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Truckers hauling food are facing delays across the globe in the latest disruption to supply chains snarled by the coronavirus pandemic.
They’re enduring lengthy wait times in Europe because of restrictions that have been imposed to control the virus’ spread. In South America, local laws have at times conflicted with countrywide ordinances that deem hauling food an essential service, leaving supplies sometimes stuck in storage. In parts of Africa, the shuttering of public transportation means drivers aren’t even able to make it into work. And huge spikes in demand have caused lags for loading at some U.S. warehouses.
Just about everywhere, drivers’ access to critical services has been reduced or even cut off. It’s getting harder to find places to eat with restaurants shut down and rigs too big to go through drive-thru lanes. A decent place to sleep, shower or even use a clean toilet is becoming difficult to track down.
Faced with these difficulties, some truckers in places such as Brazil, one of the world’s biggest food exporters, have even refused to take on new trips in recent weeks.
The problems highlight the vulnerability of the complicated process needed to take goods from farm to table. Almost all food and agricultural products are transported by road at some point, whether that’s from a field to a grain terminal, a processing plant to a port, or from a wholesaler to a store.
“We’ve never had anything of this magnitude and this widespread,” said Derek Leathers, CEO of Werner Enterprises, referring to strains on the trucking system. “But we are open for business, and we need to stay that way.” Werner ranks No. 17 on the Transport Topics Top 50 list of the largest logistics companies in North America and No. 15 on the TT Top 100 list of the largest for-hire carriers.
Bob Stanton, a 62-year-old truck driver with three underlying health conditions, said he’s frightened of catching COVID-19 and only has a half can of disinfectant spray left. He doesn’t know where to go for testing if he were to develop symptoms, and he’s afraid of being caught far from his Illinois home if he gets sick. Despite that, he rebuffed the idea of using vacation time to ride out the virus storm.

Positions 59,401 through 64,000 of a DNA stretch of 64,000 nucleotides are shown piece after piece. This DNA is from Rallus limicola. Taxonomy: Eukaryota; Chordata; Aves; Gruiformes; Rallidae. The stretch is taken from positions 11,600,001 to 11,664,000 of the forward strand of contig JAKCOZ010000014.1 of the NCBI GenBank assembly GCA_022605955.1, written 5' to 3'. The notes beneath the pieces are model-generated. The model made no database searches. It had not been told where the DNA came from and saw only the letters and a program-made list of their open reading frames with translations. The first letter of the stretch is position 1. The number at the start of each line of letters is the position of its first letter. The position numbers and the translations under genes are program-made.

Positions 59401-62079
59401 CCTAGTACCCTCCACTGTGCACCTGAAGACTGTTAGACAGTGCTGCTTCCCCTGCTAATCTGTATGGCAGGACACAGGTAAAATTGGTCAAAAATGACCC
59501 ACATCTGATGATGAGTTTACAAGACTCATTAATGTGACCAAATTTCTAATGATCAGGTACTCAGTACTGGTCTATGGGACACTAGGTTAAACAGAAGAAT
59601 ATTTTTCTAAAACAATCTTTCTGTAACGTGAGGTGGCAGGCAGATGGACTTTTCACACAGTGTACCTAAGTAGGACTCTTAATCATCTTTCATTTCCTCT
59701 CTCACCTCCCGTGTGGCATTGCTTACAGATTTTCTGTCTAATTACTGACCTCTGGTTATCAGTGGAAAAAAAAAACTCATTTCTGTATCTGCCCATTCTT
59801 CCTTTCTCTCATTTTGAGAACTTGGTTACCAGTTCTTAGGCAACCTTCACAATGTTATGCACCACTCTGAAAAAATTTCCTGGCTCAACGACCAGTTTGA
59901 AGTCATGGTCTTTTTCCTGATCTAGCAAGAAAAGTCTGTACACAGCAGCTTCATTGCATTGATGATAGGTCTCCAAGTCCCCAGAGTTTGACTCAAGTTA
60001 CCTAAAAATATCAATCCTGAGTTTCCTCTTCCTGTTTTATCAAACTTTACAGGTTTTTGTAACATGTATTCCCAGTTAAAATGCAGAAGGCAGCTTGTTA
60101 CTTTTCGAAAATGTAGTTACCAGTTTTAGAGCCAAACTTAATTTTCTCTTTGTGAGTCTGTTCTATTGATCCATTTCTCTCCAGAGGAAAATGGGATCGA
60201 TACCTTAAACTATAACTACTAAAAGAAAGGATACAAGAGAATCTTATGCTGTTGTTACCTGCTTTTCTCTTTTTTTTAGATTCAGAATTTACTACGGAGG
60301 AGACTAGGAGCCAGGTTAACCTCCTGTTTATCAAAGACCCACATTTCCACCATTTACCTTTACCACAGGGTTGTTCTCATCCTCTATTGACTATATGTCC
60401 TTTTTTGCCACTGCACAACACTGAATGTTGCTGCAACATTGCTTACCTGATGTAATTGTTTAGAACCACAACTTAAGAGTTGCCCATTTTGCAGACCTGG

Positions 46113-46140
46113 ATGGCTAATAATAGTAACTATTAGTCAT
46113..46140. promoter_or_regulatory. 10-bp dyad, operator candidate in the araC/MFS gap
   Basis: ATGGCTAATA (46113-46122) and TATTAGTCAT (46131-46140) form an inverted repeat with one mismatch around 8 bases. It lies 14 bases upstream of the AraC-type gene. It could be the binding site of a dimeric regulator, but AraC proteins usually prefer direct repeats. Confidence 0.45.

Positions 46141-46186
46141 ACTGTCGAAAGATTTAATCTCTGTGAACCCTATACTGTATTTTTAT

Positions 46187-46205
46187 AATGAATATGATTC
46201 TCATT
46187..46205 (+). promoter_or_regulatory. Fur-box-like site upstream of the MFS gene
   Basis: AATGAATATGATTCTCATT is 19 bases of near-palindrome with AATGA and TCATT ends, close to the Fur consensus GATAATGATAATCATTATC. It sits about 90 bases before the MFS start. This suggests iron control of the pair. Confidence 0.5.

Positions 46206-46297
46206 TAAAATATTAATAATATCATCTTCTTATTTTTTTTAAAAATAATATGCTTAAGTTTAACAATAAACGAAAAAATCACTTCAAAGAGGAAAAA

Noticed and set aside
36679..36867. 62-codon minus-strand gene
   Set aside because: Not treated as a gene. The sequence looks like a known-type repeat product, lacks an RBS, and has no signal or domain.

“If I take a couple of weeks’ vacation, you all starve,” he said. The 20-year trucking veteran had just taken sugar to Memphis, cereal to Chicago and was waiting to be loaded in Batavia, Ill., for cargo going to a Walmart distribution center in Hopkinsville, Ky.
“I’m out here trying to keep you all fed.”
The severity of the problem depends on where in the world you are.
In the U.S., pressures on drivers have taken a toll, but for the most part, the supply chain is flowing, just with small pockets of slowdowns. Trucks crossing the border from Germany to Poland were seeing wait times of 10 hours or more, meaning meat would come to market with time knocked off the “best before” dates, though some delays have eased. In India, vegetable oils are getting stuck at ports because of a shortage of trucks coming in.
Many drivers in Uganda depend on public transportation to get to their places of work. That transport has been shuttered under the nation’s lockdown measures. Mary Kamugisha runs Step Supermarket in Buwate, a suburb of the capital, Kampala. She’s now relying largely on motorcycle taxis, known as bodabodas, for deliveries.